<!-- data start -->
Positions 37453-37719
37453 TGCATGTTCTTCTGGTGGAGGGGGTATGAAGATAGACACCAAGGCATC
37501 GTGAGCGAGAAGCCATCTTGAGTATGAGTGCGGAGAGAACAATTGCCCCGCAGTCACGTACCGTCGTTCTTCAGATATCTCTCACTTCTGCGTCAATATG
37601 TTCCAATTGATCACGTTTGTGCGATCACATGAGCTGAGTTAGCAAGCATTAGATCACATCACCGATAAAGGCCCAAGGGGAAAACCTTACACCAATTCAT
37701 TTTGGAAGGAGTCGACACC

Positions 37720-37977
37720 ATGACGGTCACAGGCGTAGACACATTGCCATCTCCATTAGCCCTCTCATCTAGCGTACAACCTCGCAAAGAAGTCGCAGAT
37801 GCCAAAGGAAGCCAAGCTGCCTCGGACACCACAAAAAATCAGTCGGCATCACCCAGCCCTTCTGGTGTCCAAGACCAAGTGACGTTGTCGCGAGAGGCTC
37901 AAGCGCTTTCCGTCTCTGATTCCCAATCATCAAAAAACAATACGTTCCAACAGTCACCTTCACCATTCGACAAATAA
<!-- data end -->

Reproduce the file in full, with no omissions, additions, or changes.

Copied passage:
Positions 37453-37719
37453 TGCATGTTCTTCTGGTGGAGGGGGTATGAAGATAGACACCAAGGCATC
37501 GTGAGCGAGAAGCCATCTTGAGTATGAGTGCGGAGAGAACAATTGCCCCGCAGTCACGTACCGTCGTTCTTCAGATATCTCTCACTTCTGCGTCAATATG
37601 TTCCAATTGATCACGTTTGTGCGATCACATGAGCTGAGTTAGCAAGCATTAGATCACATCACCGATAAAGGCCCAAGGGGAAAACCTTACACCAATTCAT
37701 TTTGGAAGGAGTCGACACC

Positions 37720-37977
37720 ATGACGGTCACAGGCGTAGACACATTGCCATCTCCATTAGCCCTCTCATCTAGCGTACAACCTCGCAAAGAAGTCGCAGAT
37801 GCCAAAGGAAGCCAAGCTGCCTCGGACACCACAAAAAATCAGTCGGCATCACCCAGCCCTTCTGGTGTCCAAGACCAAGTGACGTTGTCGCGAGAGGCTC
37901 AAGCGCTTTCCGTCTCTGATTCCCAATCATCAAAAAACAATACGTTCCAACAGTCACCTTCACCATTCGACAAATAA